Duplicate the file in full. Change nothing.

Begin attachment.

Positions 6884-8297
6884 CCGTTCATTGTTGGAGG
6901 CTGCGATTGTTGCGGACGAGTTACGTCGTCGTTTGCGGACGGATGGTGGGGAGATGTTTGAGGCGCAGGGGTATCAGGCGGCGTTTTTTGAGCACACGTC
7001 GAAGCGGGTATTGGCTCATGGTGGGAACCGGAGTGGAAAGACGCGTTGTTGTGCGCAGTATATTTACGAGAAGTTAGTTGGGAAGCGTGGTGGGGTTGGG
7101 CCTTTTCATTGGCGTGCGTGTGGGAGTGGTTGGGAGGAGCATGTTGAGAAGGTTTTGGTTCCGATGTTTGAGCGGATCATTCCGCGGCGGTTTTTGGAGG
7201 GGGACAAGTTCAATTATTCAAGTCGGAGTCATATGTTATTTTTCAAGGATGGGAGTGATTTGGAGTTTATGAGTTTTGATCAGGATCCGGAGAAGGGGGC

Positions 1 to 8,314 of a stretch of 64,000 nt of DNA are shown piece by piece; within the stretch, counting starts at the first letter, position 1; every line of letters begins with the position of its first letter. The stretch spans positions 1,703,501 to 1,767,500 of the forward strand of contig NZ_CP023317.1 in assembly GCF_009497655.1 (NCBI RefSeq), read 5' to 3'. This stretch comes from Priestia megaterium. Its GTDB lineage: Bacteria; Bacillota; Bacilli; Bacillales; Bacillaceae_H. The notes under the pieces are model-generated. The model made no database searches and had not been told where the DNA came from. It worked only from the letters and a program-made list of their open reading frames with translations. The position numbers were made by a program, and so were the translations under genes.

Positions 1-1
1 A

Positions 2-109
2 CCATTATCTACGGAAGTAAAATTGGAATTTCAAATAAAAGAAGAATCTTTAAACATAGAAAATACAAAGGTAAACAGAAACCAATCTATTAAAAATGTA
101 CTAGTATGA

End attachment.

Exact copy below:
Positions 6884-8297
6884 CCGTTCATTGTTGGAGG
6901 CTGCGATTGTTGCGGACGAGTTACGTCGTCGTTTGCGGACGGATGGTGGGGAGATGTTTGAGGCGCAGGGGTATCAGGCGGCGTTTTTTGAGCACACGTC
7001 GAAGCGGGTATTGGCTCATGGTGGGAACCGGAGTGGAAAGACGCGTTGTTGTGCGCAGTATATTTACGAGAAGTTAGTTGGGAAGCGTGGTGGGGTTGGG
7101 CCTTTTCATTGGCGTGCGTGTGGGAGTGGTTGGGAGGAGCATGTTGAGAAGGTTTTGGTTCCGATGTTTGAGCGGATCATTCCGCGGCGGTTTTTGGAGG
7201 GGGACAAGTTCAATTATTCAAGTCGGAGTCATATGTTATTTTTCAAGGATGGGAGTGATTTGGAGTTTATGAGTTTTGATCAGGATCCGGAGAAGGGGGC

Positions 1 to 8,314 of a stretch of 64,000 nt of DNA are shown piece by piece; within the stretch, counting starts at the first letter, position 1; every line of letters begins with the position of its first letter. The stretch spans positions 1,703,501 to 1,767,500 of the forward strand of contig NZ_CP023317.1 in assembly GCF_009497655.1 (NCBI RefSeq), read 5' to 3'. This stretch comes from Priestia megaterium. Its GTDB lineage: Bacteria; Bacillota; Bacilli; Bacillales; Bacillaceae_H. The notes under the pieces are model-generated. The model made no database searches and had not been told where the DNA came from. It worked only from the letters and a program-made list of their open reading frames with translations. The position numbers were made by a program, and so were the translations under genes.

Positions 1-1
1 A

Positions 2-109
2 CCATTATCTACGGAAGTAAAATTGGAATTTCAAATAAAAGAAGAATCTTTAAACATAGAAAATACAAAGGTAAACAGAAACCAATCTATTAAAAATGTA
101 CTAGTATGA